Campa, aka: Campā; 5 Definition(s)
Campa (चम्प):—Son of Harita (son of Rohita). He constructed the town of Campāpurī. He had a son named Sudeva. (see Bhāgavata Purāṇa 9,8,1)
Campa, =campaka J. VI, 151. (Page 262)
— or —
Campā, (f.) N. of a town (Bhagulpore) & a river D. I, 111; DA. I, 279; J. IV, 454. (Page 262)
campā : (f.) name of a town in India; present Bhagalpore.
1. Campa - A city in India on the river of the same name; it was the capital of Anga and was celebrated for its beautiful lake, the Gaggara pokkharani (q.v.), which was excavated by Queen Gaggara. On its banks was a grove of campaka trees, well known for the fragrance of their marvellous white flowers, and there, in the Buddhas time, wandering teachers were wont to lodge. The Buddha himself stayed thereon several occasions (Vin.i.312; S.i.195; A.iv.59, 168; v.151, 189). Sariputta (A.iv.59) and Vangisa (S.i.195) are also said to have stayed there. The Maha Parinibbana Sutta (D.ii.147) mentions Campa as one of the six important cities of India, its foundation being ascribed to Mahagovinda (D.ii.235). It lay at a distance of sixty yojanas from Mithila (J.iv.32). In the Buddhas time the people of Campa owed allegiance to Bimbisara, as king of Magadha, and Bimbisara had given a royal fief in Campa to the brahmin Sonadanda (D.i.111). Campa was evidently an important centre of trade, and we are told that merchants travelled from there to Suvannabhumi for purposes of trade (E.g., J.vi.539). Most probably it was the Indian colonists from Campa who named one of their most important settlements in Indo China after this famous old town. The ancient name of Campa was probably Malini or Malina.( Campasya tu puri Campa, ya Malinyabhavat pura; Mbh.xii.5, 6, 7; Matsyapurana 48, 97, etc.; Law, A.G.I.6, n.2).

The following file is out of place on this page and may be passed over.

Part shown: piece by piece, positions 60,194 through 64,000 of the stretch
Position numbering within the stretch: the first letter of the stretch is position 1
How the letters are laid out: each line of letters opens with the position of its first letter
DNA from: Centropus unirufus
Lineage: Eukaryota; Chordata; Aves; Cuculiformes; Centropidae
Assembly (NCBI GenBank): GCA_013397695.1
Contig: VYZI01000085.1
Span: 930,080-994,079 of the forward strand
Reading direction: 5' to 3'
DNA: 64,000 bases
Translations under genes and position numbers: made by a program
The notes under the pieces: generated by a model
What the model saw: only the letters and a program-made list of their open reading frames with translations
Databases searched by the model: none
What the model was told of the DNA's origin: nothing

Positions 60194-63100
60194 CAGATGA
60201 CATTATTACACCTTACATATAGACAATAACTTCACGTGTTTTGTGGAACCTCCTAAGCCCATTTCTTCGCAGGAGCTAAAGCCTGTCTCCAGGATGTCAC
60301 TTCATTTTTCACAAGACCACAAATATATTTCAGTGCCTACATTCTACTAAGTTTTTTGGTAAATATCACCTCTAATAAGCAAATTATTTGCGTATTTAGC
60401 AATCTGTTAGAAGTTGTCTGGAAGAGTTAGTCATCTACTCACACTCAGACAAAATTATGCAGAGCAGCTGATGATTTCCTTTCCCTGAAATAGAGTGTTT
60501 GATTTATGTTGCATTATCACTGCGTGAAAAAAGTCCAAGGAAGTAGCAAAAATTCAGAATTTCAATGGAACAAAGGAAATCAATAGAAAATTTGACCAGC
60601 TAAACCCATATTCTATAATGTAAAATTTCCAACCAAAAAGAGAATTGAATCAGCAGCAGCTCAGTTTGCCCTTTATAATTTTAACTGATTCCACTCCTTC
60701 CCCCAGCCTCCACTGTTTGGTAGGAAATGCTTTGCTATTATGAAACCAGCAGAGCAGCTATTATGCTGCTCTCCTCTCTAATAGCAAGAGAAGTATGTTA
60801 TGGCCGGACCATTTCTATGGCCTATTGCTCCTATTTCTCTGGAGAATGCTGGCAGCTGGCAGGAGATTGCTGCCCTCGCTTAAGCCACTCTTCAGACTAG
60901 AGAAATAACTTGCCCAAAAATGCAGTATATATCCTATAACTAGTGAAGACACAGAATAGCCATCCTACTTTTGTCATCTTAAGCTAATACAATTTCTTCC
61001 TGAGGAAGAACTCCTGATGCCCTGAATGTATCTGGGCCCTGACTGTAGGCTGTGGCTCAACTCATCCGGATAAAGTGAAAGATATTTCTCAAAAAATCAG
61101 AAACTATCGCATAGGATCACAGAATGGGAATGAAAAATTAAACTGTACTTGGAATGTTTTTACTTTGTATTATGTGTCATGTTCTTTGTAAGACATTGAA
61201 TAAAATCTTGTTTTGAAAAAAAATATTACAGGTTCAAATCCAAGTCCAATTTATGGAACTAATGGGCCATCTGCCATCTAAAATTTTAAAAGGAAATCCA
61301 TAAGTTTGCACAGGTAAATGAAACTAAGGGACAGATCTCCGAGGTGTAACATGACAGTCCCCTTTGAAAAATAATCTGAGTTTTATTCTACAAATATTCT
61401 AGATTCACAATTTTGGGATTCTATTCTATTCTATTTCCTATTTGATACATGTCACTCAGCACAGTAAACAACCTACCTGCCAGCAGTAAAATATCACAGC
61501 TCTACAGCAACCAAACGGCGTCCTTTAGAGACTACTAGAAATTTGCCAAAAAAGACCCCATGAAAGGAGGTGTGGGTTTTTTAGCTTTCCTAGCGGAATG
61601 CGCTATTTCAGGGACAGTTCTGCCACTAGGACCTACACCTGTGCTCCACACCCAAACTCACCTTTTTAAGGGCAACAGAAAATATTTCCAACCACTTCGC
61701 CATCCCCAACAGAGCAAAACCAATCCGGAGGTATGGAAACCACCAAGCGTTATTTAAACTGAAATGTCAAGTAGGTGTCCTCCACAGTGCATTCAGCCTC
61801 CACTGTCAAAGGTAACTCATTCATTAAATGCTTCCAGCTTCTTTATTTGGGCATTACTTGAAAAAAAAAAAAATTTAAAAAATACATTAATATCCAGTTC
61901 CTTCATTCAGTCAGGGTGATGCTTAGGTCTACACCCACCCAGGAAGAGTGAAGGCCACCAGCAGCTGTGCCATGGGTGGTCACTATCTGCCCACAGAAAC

The ninth chapter of the Maha Vagga of the Vinaya Pitaka (Vin.i.312ff; see also Vin.ii.307) contains several important regulations laid down by the Buddha at Campa regarding the validity and otherwise of formal acts of the Sangha.
Campa is mentioned as the birthplace of Sona Kolivisa, Jambugamika, Nandaka and Bharata, and among those who resided there were Bahuna, Vajjiyamahita and Thullananda and her companions.
The Sonadanda, the Dasuttara, the Kandaraka and the Karandava Suttas were preached there.
According to Buddhaghosa (MA.ii.565), Campa was so called because the whole place abounded in large Campaka trees.
Campa is generally identified with a site about twenty four miles to the east of the modern Bhagalpur, near the villages of Campanagara and Campapura (C.A.G.I.5). It was visited by Hiouen Thsang (Beal, Records ii.187f), and Fa Hien calls it a great kingdom with many places of worship (p.65).
The Buddhas bathing robe was enshrined in Campa (Bu.xxviii.9). See also Kala Campa, probably another name for Campa.
2. Campa, Campaka - One of the two chief women disciples of Kakusandha Buddha. Bu.xxiii.21; J.i.42.
3. Campa, Campaka - Birthplace of Paduma Buddha (Bu ix.16; J.i.36). Near by was the Campaka uyyana.
4. Campa - The river which flowed between Anga and Magadha (now called Chandan). The Naga Campeyya held sway over the river. J.iv.454f.
Campāpurī (चम्पापुरी):—A town constructed by Campa (son of Harita). (se...
Māgadha, (fr. Magadha) scent-seller, (lit. “from Magadha”) Pv. II, 937 (=gandhin...
A city in Anga; it was sixty leagues from Mithila, with which it was connected...
One of the Hands indicating Trees.–Campaka, the Laṅgula hand downwards;...
He was born at Campa, his father bearing the same name as himself. (He was pro...
A rich brahmin of Campa, very learned in the Vedas; he lived in a royal domain...
Gaggara, (Vedic gargara throat, whirlpool. *gǔer to sling down, to whirl, cp. Gr...
Aṅga (अङ्ग):—Aṅgas are the major limbs of the body which include the he...
Campeyya, N. of a Nāgarāja J. IV, 454 (=°jātaka, No. 506); Vism. 304. (Page 262)
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